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Stick

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Not only a thrilling account of the fastest ride through the Colorado river in the Grand Canyon, but much of the book is dedicated to the discovery of the Colorado and boat runs through it as well as a comprehensive history of the river and the impact of the many dams that were built which contributed to the river's wild nature.

Amazing book, just incredible. Probably the finest story I've read in recent memory. Think it may have been recommended through a post of another brother here on BoB. The author paints a vivid and thrilling picture of the events and characters that bring this to life. Highly recommended!

:cool:

Cheers,

RR
That looks in my wheelhouse, Rande!
 

Stick

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The Beckoning Silence, by Joe Simpson, author of Touching the Void.

Simpson is such talented writer. This book is a montage of his mountaineering experiences that builds to him tackling his calling, the north face of the Eiger.
 

IHT

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re-reading the "Bolitho" series by Alexander Kent (Douglas Reeman).
a lot of "Nautical Fiction/Age of Sail era" fans (Hornblower, Aubrey, Kydd, Lewrie, Ramage series', etc) aren't fans of this series, and I don't understand why. i know a lot of those that read up until book 24+ weren't happy when a certain someone died, but... hey, the stories continued (for a handful more books, and were just as good).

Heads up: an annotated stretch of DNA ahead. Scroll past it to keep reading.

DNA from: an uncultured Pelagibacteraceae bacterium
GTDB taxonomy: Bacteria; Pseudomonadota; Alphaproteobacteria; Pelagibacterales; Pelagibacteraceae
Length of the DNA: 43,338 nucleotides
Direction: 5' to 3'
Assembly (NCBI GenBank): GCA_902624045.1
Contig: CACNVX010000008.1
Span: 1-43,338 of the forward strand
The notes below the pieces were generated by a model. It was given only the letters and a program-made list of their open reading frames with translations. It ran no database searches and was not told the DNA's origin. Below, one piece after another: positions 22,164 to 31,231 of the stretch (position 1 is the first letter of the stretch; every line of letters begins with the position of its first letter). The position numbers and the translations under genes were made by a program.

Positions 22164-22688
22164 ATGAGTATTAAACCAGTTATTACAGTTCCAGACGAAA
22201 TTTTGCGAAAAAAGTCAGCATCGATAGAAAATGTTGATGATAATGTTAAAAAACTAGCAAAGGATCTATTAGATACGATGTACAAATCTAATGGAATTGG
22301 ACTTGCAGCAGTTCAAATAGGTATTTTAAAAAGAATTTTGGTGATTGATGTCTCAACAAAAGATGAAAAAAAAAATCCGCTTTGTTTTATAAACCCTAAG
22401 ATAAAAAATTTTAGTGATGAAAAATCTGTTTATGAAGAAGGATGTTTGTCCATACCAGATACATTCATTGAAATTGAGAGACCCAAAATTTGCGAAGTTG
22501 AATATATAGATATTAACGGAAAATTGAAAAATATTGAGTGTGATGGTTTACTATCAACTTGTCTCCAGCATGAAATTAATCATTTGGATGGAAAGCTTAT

Lainatan

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Thought I would reply to this, more for my own view since late fall.

Currently w/the children: The Magicians Nephew (Book 1 of the Chronicles of Narnia) by C.S. Lewis
Currently my own reading: St. Thomas Aquinas by G.K. Chesterton

Recently Finished w/the children: The Inheritance Cycle by Christopher Paolini ("Eragon", "Eldest", "Brisinger", "Inheritance", "The Fork, The Witch, and the Worm")
Recently Finished on my own: The Confessions of St. Augustine by St. Augustine, An Introduction to the Devout Life by St. Francis De Sales, An Exorcist Explains the Demonic, Theology for Beginners by Frank Sheed
 

Brewdude

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I'm going through the Alex Cross series by James Patterson


That author was recommended to me recently. Gonna have to check him out. Which is a good title to start with Matt?


Cheers,

RR
 

peanubutter

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Hmm, the Kindle site has so many and there is a prequel that is after several of the first books to get to know him. I haven't made it that far yet. There does seem to be a recurring character in the first three books as well. The first is Along Came a Spider, then Kiss the Girls, both were made into movies. I just finished Jack and Jill.
 

Brewdude

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Hmm, the Kindle site has so many and there is a prequel that is after several of the first books to get to know him. I haven't made it that far yet. There does seem to be a recurring character in the first three books as well. The first is Along Came a Spider, then Kiss the Girls, both were made into movies. I just finished Jack and Jill.


Thanx Matt.


Cheers,

RR